01 de julio de 2019
A question and answer session with the Adelphi Group of Companies’ Estates Director Chris Bedford; the brains behind Dumpman Films…
Dumpman Films, based in Sussex, specialise in hunting out hard to find scenes, views and journeys, and making them available to a wider audience. The brainchild of Adelphi Group of Companies’ Estates Director Chris Bedford, the films share many values in common with Adelphi’s own, including a keen interest in the local community and local history. Chris has been with the Adelphi Group for over 20 years. His content is valued as a “fascinating vault of historical information” by local interest/history documentary lovers all over the world. Viewers love his “cheerful, engaging and articulate manner”, almost as much as they love the vintage Chopper which accompanies him on all his trips.
Adelphi Group Marketing Executive Rachel sat down with Chris in the balmy June sunshine to discuss his work…
- When did you start making Dumpman Films, and what inspired them?
Dumpman was a nickname from school! I initially started making films of interesting and disused sites just for my personal archive. Dumpman Films as a business began in 2006, when my then-girlfriend suggested that I put my footage of Brighton’s West Pier before it burned down, on Ebay. The response was astronomical, they sold like hotcakes! I’ve now got a customer database of over 2,000, with at least 50 of these being hardcore loyalists, who snap up new footage as soon as it’s released.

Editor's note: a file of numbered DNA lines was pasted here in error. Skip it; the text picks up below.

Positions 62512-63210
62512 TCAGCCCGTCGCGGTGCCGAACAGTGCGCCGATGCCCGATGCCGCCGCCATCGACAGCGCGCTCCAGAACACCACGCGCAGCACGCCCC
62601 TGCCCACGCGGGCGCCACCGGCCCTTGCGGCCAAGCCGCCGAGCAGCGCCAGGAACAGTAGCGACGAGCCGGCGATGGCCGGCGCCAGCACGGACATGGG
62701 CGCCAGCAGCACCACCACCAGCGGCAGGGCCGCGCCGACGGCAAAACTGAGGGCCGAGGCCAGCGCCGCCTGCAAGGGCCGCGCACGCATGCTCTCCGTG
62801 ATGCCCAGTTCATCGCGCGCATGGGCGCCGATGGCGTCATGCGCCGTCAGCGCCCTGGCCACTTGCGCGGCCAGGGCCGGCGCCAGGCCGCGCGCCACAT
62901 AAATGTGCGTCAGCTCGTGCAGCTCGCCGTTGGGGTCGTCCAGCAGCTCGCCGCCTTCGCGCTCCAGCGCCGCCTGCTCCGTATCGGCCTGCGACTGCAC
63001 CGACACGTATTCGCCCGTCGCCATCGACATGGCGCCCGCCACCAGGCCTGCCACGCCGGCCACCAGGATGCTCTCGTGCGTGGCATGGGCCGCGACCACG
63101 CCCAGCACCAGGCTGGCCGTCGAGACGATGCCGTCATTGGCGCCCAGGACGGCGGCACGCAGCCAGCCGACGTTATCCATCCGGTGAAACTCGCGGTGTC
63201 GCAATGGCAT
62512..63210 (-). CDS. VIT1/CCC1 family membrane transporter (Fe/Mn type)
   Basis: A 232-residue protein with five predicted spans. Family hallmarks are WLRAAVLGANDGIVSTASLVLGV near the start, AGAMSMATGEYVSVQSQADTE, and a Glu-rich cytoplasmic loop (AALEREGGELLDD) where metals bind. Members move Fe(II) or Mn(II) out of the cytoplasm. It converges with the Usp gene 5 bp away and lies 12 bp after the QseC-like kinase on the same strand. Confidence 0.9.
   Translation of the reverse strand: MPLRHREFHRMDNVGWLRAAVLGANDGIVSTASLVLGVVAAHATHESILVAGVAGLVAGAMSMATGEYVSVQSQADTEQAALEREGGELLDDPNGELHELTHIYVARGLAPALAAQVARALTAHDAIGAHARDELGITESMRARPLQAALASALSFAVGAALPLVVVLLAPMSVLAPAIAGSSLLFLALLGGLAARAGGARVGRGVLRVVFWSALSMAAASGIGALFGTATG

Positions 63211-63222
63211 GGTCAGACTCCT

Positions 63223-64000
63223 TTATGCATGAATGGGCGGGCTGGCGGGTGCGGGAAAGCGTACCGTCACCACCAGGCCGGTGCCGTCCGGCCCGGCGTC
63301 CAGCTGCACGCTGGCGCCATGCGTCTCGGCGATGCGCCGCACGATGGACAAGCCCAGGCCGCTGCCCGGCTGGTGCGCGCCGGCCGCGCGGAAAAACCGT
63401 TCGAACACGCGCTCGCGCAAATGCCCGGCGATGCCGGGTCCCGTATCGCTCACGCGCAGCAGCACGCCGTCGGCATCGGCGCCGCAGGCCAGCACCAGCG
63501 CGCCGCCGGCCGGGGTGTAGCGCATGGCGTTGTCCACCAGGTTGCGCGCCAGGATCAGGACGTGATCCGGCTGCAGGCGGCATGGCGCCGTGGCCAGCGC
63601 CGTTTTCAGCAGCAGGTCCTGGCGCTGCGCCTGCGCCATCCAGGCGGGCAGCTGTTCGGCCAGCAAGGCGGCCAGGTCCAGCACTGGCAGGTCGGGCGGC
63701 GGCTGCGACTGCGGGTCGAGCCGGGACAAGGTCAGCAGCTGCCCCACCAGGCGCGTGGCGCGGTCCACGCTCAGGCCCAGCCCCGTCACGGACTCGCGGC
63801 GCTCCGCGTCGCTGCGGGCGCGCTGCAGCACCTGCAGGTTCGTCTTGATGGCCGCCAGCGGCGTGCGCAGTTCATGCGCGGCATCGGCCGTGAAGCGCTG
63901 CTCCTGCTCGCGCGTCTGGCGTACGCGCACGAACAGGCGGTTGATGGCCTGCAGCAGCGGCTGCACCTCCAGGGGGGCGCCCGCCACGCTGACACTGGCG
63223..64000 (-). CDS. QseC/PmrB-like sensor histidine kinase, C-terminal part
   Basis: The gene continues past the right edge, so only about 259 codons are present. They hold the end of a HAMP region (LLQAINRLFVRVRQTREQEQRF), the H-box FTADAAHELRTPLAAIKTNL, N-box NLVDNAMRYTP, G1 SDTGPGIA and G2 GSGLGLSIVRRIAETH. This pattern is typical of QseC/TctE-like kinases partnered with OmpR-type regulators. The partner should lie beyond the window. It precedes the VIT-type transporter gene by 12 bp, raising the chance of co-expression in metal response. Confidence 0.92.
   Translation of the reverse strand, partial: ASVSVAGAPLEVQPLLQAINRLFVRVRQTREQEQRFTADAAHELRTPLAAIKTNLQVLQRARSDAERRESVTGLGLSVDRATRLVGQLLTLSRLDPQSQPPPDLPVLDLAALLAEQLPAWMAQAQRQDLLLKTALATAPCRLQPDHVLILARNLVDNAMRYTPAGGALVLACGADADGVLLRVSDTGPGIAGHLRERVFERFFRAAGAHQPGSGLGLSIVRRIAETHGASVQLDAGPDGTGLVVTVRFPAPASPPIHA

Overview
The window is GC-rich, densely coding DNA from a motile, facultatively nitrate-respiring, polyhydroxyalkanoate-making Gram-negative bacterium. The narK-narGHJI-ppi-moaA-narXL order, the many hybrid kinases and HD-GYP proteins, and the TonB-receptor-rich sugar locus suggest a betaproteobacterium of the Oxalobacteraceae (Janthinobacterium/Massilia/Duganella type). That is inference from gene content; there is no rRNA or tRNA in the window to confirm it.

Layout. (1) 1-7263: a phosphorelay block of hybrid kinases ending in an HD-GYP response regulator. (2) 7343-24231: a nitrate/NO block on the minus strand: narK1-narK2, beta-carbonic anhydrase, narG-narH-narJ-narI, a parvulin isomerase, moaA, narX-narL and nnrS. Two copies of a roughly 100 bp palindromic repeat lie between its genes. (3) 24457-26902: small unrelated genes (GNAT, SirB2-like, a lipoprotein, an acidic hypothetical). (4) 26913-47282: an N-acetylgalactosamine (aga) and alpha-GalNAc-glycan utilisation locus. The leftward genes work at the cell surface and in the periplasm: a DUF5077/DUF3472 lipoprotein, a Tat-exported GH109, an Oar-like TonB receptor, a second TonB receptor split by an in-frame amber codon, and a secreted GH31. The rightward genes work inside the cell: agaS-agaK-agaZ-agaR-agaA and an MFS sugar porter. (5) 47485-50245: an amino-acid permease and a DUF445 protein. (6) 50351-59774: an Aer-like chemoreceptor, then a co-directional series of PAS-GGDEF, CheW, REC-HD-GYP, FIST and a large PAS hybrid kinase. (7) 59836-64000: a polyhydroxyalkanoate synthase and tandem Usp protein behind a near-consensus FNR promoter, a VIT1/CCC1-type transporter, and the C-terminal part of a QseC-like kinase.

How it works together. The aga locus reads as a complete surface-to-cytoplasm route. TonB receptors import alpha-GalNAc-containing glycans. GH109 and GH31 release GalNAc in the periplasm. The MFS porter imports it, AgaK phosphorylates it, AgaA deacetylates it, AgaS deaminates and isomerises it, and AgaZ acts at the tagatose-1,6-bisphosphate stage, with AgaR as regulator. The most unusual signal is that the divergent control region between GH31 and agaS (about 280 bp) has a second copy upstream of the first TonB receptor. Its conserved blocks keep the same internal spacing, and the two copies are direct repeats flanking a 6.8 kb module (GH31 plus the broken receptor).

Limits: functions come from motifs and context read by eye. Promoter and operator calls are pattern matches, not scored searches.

- What do you look for in a location, when scouting out places to film?
I’ve already filmed all of the disused railways in Sussex, and have branched out nationwide, as far afield as Devon and the Isle of Wight – there are enough disused railways in the UK to keep me filming for five lifetimes! However, I love other sites of historic interest also; I’ve been to a crumbling Victorian psychiatric hospital, wartime bunkers and more. One of my favourite bunker projects was a collaboration with the Cuckfield Museum, when I filmed their restoration of a wartime bunker. The curator had seen some of my other local footage, and called me up out of the blue!
I also welcome suggestions for new places to feature. The Somerset & Dorset Line (Bath to Bournemouth) is high up on my hit-list for the future, but it’s so lengthy that I’ll have to do it in chunks…
- What do you think is the secret to the success of Dumpman Films?
An appreciation of history and a sense of nostalgia are key; ex-engine drivers love to buy footage of lines they’ve driven. I’m providing people with virtual access to places they might otherwise not be able to see; some disused railways lines may have public footpaths, but others have seriously limited access, including private or overgrown land. I think people really respond to what I call my “punk rock” approach; the content isn’t anything too fancy or pretentious! I use all analogue equipment, including my 25 year old tape camera, to record my footage, which gives a sense of authenticity. And there’s the Chopper, of course. The Chopper is as much a part of the films as I am; if I ever put up a film without it, people notice!
Fresh off the press, Chris’ most recent film, completed in May 2019, features the Alton to Baisingstoke Line, as seen in cult film ‘Oh Mr Porter’. For more information, visit www.dumpman.co.uk or email firstname.lastname@example.org